Dave Brailsford has dismissed the idea that Team Ineos have a discipline issue after Luke Rowe was ejected from the Tour de France along with Tony Martin (Jumbo-Visma) following their clash on stage 17. The incident marked the second time in as many years that one of Brailsford’s riders has been ejected from the Tour after Gianni Moscon was disqualified in 2018 following a similar incident. The Italian tried to strike Elie Gesbert on stage 15 of last year’s Tour.
Brailsford spoke outside the Team Ineos bus on Thursday morning following an unsuccessful appeal against Rowe's disqualification. The incident was captured on television, and footage showed Martin trying to force the Welshman off the road and Rowe retaliating by raising his hand to the German’s face. Both Rowe and Martin were in Embrun ahead of stage 18, but did not start.
When asked by Cyclingnews if the team had a discipline issue after losing two riders in similar circumstances two years running, Brailsford shook his head and replied: “No not in the slightest. No.”
Brailsford was also asked by Cyclingnews if the UCI need to look at their consistency regarding such incidents. He was asked about the comparison between Rowe and Martin and when Miguel Angel Lopez (Astana) hit a fan on the roadside during the Giro d’Italia after being taken down by the fan running alongside him. Lopez was not ejected from the race.
“I think that’s a very good point. There’s the act of aggression and normally from where I’m sitting, one of the parties is unhappy," Brailsford said. "If someone says, 'Okay he tried to hit me or push me, someone is unhappy with the situation whereas no one is unhappy here. They were both trying to get to the front and do the same job at the same time. It got a bit heated but you see that in most racing sports. That’s part of the sport. I think consistency would be a really good point for them to take in consideration and maybe explain to everyone.”
Brailsford admitted that the chances of overturning the UCI’s decision was small, although Rowe did turn up at the start of stage 18 hopeful of racing. The Team Ineos manager was adamant that the incident could not become is distraction for the rest of the team.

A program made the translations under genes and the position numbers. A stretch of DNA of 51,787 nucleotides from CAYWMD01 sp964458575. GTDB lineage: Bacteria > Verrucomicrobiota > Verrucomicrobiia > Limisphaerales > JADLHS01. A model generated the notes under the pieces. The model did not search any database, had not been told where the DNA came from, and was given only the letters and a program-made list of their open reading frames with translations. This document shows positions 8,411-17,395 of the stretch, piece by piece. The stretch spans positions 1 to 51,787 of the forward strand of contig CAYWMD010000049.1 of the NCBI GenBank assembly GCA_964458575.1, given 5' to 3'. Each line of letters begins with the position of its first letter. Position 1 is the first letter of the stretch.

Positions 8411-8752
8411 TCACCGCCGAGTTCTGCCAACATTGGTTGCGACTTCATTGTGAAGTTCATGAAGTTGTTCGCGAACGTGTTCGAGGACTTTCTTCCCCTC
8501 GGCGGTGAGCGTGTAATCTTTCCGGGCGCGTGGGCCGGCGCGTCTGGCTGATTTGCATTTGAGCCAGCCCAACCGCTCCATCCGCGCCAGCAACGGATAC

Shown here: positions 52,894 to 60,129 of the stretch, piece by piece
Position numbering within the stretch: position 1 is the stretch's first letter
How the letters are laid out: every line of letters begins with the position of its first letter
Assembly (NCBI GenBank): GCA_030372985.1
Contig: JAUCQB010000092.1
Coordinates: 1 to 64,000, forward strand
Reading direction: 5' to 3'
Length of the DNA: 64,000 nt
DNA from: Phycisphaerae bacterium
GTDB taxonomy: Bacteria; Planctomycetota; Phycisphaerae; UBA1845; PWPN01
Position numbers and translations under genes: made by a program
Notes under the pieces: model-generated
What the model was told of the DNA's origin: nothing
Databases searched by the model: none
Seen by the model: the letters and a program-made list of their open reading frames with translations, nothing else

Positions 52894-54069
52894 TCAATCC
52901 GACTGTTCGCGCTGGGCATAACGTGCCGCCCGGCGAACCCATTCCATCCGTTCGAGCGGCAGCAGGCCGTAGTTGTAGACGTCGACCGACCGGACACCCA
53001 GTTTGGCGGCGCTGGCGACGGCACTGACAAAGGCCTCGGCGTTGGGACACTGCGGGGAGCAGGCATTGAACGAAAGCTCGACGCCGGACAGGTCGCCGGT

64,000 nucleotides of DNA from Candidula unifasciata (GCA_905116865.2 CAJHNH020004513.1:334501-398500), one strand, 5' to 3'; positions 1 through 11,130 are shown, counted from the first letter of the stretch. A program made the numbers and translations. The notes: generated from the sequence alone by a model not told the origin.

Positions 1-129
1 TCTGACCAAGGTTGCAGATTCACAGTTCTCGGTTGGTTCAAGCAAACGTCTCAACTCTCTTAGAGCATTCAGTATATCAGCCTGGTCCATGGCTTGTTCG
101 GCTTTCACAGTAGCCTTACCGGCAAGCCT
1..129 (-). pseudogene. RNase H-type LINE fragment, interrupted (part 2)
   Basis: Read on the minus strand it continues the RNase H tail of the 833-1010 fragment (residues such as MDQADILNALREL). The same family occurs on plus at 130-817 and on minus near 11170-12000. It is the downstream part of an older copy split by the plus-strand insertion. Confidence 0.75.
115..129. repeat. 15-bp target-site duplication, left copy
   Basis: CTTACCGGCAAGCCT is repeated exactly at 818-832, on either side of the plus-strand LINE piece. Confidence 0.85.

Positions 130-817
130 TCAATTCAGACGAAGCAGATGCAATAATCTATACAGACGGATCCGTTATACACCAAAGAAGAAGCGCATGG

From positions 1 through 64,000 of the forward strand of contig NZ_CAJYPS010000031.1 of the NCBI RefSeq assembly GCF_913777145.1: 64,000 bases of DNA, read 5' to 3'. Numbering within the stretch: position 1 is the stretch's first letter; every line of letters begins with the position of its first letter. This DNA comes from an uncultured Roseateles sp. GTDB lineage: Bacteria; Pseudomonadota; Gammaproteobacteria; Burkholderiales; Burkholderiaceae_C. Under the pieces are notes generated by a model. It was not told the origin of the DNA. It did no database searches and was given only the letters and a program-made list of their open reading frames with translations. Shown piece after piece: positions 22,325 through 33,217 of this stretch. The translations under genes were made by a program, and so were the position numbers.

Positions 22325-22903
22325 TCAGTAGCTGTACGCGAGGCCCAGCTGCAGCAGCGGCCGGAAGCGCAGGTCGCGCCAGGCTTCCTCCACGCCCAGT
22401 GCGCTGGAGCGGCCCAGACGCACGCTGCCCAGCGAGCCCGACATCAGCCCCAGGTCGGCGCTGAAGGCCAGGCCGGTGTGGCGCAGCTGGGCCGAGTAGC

“You’ve got your appeal and then if they say no then you go to CAS. That’s the whole point of them. I’m not going to go into technicalities in case I get it wrong but that’s for the lawyers," he said. "It’s a bit late in the day for all of this and what we’re mindful of is that it doesn’t form a distraction in one of the most important days of the year for us.”
After watching the footage several times on Wednesday night and again on Thursday morning, Brailsford also stuck to his guns, suggesting that the UCI had made the wrong decision.
“Even more so now. Having really looked at the rules, looked at the incident and spoken to both riders and spoken to Richard [Plugge] at Jumbo, I think that collectively everyone thinks that it was a harsh decision. There’s the spirit of the law and the application of the law. Sometimes a bit of context wouldn’t go amiss," Brailsford said. “Our key thing is not to allow this to become a distraction and to focus on what we need to do. We’re going to race with seven guys and we’re going to make it 100 per cent dialled in.”
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